When you tell your friends you’re taking a trip to Norway, their faces might light up with jealousy, assuming you’ll get to take that same picture everyone does on Trolltunga above a fjord. But when you clarify that you’re visiting Svalbard above the Arctic Circle, a destination with more polar bears than people, that envy will probably turn to outright confusion. To many, a sub-zero trip to the world’s northernmost settlement hardly sounds like a vacation one would willingly take. But Svalbard is actually the perfect trip for the intrepid traveler with opportunities ranging from dog sledding to spelunking in glacier caves to sleeping below the northern lights. Unlike many holidays, though, you have to do a significant amount of preparing in order to have the best possible time there. Here are five essential considerations you need to prepare for before you embark on your epic trip to the top of the world.

Consider the season.

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Given the archipelago’s extreme northerly latitude, seasons in Svalbard are rather unique. Rather than the conventional autumn, winter, spring, and summer roundup, Svalbard has three distinct seasons — Polar Summer, Dark Winter, and Sunny Winter. Your trip will be dramatically different depending on when you decide to visit. Polar Summer (May 17 – September 30) is ideal for those looking to experience the Midnight Sun, or 24 hours of daylight. It can be a truly surreal, memorable experience, but you should keep in mind that several snowy, glacial excursions are fairly limited during the Polar Summer — and you’ll probably have a few sleepless nights.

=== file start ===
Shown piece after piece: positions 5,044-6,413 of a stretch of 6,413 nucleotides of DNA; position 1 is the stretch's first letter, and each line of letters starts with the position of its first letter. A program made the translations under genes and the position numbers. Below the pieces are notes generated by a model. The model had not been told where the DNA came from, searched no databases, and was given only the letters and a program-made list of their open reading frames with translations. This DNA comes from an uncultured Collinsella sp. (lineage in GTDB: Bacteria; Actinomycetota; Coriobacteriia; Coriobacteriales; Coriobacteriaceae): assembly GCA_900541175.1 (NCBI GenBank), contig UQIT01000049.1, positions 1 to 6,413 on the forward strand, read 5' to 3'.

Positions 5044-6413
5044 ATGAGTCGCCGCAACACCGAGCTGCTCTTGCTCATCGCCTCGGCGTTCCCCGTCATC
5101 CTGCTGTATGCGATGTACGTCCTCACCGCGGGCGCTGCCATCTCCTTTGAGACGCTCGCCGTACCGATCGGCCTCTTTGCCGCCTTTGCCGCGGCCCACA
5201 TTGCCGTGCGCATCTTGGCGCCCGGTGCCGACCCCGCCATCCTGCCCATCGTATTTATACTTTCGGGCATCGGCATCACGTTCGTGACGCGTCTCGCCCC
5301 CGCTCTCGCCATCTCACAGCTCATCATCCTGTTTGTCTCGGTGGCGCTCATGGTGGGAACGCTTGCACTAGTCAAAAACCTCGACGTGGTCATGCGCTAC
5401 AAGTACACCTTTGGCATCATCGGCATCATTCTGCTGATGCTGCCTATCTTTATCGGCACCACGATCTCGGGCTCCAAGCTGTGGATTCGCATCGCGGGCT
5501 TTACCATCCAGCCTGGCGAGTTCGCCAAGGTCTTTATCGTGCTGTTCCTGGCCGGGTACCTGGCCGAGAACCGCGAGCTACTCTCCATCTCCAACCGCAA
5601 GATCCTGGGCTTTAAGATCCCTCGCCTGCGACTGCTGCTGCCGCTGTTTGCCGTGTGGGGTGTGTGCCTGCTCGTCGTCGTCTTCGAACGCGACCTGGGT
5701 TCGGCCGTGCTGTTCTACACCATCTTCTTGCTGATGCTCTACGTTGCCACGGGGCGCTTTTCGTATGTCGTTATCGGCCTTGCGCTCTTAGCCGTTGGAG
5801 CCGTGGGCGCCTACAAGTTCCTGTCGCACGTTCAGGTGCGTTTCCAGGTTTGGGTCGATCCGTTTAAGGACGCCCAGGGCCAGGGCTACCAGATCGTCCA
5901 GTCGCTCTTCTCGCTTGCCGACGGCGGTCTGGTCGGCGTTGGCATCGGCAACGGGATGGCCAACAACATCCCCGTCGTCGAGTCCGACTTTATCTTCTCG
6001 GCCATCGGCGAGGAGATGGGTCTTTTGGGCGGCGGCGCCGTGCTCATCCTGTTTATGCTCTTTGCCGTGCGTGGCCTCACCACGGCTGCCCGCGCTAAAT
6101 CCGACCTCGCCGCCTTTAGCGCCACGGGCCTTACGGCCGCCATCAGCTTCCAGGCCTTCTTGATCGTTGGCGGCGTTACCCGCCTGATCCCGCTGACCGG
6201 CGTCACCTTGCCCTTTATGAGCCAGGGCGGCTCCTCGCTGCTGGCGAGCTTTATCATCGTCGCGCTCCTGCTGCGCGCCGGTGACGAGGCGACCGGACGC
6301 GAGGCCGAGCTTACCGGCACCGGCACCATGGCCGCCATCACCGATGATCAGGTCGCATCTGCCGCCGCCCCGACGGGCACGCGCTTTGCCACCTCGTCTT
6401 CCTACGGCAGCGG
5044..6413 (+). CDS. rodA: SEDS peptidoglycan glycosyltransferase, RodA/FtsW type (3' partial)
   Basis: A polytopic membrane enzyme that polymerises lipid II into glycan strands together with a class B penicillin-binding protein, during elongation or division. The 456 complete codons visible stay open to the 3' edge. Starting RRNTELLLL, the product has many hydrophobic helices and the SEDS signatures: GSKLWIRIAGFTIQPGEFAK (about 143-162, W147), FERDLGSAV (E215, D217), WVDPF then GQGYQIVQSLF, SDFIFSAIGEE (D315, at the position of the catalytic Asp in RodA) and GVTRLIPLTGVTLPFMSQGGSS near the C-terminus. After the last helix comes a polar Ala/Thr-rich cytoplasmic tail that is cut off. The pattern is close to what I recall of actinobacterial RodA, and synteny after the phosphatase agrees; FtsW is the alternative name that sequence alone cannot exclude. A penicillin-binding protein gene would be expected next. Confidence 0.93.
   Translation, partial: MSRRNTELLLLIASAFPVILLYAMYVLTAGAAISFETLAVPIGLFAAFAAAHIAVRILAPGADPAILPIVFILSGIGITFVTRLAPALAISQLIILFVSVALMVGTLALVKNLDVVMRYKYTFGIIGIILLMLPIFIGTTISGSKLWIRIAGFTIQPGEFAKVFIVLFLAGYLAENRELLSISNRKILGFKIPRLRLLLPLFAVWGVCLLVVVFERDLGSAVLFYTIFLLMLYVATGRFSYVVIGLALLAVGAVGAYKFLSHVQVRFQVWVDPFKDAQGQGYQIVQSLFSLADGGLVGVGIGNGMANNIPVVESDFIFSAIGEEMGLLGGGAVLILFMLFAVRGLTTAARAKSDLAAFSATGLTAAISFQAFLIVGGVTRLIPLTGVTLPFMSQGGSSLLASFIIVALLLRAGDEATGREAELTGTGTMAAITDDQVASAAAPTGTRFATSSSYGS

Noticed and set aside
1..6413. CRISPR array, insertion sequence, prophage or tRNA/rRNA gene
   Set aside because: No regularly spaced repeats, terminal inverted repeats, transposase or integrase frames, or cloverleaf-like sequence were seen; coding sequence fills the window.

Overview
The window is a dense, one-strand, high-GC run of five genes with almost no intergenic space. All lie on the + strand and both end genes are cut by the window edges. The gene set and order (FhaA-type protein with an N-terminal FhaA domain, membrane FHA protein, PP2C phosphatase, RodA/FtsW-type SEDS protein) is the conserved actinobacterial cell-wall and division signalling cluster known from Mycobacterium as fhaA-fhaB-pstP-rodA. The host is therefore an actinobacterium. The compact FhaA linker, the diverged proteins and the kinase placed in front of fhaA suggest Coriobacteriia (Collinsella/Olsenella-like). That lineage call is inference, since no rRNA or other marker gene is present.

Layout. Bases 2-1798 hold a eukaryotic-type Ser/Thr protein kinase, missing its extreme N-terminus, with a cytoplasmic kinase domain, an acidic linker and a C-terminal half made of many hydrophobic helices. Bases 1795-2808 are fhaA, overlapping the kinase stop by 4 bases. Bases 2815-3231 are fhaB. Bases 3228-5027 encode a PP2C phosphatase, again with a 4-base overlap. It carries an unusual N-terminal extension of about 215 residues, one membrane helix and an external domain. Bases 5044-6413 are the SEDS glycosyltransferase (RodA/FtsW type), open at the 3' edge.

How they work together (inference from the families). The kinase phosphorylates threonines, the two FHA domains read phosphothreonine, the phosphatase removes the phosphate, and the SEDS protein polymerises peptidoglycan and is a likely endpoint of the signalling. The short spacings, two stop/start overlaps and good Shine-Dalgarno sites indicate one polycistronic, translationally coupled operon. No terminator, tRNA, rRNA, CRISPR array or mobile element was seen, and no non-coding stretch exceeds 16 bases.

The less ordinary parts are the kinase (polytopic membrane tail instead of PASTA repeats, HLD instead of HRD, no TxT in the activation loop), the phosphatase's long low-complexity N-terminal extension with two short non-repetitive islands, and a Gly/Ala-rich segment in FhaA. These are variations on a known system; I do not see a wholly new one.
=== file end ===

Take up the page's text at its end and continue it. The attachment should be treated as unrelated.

Conversely, during Dark Winter (October 1 – February 28), Svalbard plunges into a months-long polar night (with no sun between November 11 and January 30). While this is certainly daunting and eerily reminiscent of the Long Night in Game of Thrones, this is also the prime season for northern-lights viewing. Seeing the polar lights is inevitable during this time of year, so if the aurora borealis is on your bucket list, the Dark Winter is your best bet.

For a perfect sweet spot between the two extreme seasons, we recommend visiting during the Sunny Winter (March 1 – May 16) though it’s definitely the most popular time for travel here. The season closely resembles the day/night balance we’re accustomed to; days are long and bright, but the sun does set at a reasonable hour. And don’t worry about the snow melting. Temperatures won’t rise above freezing until at least mid-May.

Cover every inch of your body.

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No matter what season you visit, Svalbard is cold. That’s not exactly surprising, considering it’s closer to the North Pole than it is to mainland Norway. While basic winter apparel — a down jacket, gloves, boots, etc. — is a no-brainer, there are other essentials you should keep in mind. When packing your suitcase, you should not only consider the temperature, but also the dry Arctic wind. It can easily cause frostbite to exposed skin, especially when you’re on a snowmobile or dog sled. To avoid frostbite, every inch of your body should be covered. A neck warmer will be your best friend. Merino wool socks and thermal underwear are pretty much must-haves, and there’s no such thing as too many layers. On my recent trip to Svalbard, I wore thermal underwear, a light undershirt, a North Face fleece, and a goose-down jacket pretty much everywhere I went, and I never felt overdressed. A balaclava for your face is another surefire way to protect yourself from the wind. It might make you look like a burglar, but since the crime rate on Svalbard is basically zero, you won’t get any suspicious looks.